James said...

Well, I think #4 and #5 go together somewhat. Republicans are allowed to say crazy things in part because everyone understands the political necessity to do so. (I note that Democrats are allowed to say crazy things about unions, green jobs, etc., although generally the degree of craziness is much lower.)

And the political necessity stems from the existence of a sizable minority of Republican voters who earnestly believe, for instance, that Obama and Bernanke have debased the dollar and brought economic ruin upon us.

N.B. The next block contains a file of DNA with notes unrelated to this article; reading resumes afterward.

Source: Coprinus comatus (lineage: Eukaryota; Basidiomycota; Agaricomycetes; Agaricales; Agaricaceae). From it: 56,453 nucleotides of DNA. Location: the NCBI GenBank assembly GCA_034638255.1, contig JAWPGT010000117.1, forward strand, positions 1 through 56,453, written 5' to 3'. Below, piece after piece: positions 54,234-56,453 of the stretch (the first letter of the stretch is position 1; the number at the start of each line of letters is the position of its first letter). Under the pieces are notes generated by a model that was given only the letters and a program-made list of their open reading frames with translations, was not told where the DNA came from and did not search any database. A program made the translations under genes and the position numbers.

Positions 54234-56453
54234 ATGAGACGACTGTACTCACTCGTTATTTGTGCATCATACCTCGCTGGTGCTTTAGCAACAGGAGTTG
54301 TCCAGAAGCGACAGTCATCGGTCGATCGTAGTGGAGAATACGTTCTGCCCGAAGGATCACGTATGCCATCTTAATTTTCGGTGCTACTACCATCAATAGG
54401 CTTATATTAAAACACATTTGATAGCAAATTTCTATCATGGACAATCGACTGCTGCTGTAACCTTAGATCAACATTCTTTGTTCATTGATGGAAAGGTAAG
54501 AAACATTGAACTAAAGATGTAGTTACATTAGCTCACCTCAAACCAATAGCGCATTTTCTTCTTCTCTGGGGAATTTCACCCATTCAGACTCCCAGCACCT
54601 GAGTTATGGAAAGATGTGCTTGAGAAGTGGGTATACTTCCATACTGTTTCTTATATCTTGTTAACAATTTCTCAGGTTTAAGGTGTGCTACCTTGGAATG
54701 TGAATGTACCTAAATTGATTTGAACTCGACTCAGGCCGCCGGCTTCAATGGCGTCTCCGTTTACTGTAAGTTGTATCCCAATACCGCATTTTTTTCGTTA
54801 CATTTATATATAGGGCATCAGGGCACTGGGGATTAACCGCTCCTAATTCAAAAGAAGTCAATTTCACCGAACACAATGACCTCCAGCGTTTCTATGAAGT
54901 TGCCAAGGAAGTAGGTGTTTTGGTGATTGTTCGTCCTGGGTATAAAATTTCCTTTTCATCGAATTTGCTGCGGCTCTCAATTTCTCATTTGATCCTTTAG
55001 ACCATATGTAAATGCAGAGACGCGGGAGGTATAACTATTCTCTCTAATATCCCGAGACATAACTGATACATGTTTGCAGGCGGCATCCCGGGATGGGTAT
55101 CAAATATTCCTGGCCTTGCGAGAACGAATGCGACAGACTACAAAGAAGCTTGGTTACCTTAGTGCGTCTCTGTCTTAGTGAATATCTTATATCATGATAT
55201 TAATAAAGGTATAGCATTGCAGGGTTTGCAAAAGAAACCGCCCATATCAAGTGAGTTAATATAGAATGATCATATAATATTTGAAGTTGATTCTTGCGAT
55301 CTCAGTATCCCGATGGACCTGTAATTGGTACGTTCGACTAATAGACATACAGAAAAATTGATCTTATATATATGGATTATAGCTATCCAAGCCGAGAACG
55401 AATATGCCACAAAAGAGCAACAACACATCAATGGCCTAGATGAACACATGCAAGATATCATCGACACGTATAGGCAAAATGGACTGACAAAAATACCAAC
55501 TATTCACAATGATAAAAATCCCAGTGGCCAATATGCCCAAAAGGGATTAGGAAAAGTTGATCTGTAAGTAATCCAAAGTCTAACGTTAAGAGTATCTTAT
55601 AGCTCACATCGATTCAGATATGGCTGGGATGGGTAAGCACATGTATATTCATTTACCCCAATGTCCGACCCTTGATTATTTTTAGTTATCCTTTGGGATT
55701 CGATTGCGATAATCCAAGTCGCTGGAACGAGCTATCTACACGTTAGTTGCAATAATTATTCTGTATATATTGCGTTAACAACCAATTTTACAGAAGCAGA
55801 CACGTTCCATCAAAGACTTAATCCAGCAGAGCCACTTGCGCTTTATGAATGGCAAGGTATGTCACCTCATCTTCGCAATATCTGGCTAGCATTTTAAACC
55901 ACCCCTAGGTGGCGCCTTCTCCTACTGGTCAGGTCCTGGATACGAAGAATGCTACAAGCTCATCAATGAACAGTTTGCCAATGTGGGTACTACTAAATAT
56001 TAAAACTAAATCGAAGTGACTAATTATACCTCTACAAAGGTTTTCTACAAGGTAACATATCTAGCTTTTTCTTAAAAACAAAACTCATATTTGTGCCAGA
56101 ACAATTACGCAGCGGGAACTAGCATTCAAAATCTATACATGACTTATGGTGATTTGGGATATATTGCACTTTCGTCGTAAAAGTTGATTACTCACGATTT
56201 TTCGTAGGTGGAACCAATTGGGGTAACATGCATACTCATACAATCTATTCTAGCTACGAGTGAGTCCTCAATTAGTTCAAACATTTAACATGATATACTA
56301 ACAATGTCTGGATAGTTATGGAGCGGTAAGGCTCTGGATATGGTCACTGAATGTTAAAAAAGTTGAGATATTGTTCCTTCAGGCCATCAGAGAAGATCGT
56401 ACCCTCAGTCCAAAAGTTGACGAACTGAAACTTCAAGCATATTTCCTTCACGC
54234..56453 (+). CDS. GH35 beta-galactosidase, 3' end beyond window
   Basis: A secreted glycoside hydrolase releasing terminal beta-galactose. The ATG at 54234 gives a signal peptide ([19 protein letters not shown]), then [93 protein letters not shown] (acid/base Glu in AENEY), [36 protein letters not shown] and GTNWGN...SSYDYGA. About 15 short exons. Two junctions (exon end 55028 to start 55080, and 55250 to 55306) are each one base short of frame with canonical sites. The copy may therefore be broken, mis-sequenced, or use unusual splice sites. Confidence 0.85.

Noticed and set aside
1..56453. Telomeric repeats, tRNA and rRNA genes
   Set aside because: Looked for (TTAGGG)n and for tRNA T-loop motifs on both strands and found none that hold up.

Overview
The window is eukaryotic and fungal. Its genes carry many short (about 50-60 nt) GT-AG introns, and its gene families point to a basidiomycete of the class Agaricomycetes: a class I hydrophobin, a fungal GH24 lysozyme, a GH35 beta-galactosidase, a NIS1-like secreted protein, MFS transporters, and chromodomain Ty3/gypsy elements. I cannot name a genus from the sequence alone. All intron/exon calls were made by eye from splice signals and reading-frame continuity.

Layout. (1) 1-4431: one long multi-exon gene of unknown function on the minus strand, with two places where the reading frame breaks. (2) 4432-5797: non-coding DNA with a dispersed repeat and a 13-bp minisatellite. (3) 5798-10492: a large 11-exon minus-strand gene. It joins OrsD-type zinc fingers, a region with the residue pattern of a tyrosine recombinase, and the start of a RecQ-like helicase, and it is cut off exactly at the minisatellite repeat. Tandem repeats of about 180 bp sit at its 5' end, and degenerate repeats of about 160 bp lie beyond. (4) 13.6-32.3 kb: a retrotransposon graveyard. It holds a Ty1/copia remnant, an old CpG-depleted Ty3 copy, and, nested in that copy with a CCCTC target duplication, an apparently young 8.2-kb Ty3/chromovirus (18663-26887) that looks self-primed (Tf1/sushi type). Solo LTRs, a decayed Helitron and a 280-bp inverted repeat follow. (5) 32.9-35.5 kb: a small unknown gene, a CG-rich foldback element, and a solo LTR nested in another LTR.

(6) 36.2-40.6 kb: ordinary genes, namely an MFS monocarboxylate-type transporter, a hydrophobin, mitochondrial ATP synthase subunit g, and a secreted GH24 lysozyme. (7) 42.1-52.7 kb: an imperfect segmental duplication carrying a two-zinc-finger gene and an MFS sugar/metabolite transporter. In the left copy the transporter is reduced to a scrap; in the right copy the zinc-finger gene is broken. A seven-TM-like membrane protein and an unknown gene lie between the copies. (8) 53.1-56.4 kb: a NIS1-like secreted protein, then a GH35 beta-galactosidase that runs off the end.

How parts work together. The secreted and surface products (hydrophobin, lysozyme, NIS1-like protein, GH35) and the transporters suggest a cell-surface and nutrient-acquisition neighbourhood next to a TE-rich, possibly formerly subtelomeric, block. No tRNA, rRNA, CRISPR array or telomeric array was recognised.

This actually ties in #1 as well. I earnestly believe that the U.S. meat industry is barbaric, but I wouldn't be inclined to support a politician stupid enough to say so publicly. Likewise, people may be reluctant to support, say, Tory politicians stupid enough to campaign as Tory caricatures, however popular the underlying positions may be. (The danger being that what you have is an actual Tory caricature, or a true moron.) This is counter-intuitive but not really that bizarre or problematic, and to the extent it involves irrational voters painting with a broad brush, it can stem from the same dynamic as #5.

Zed said...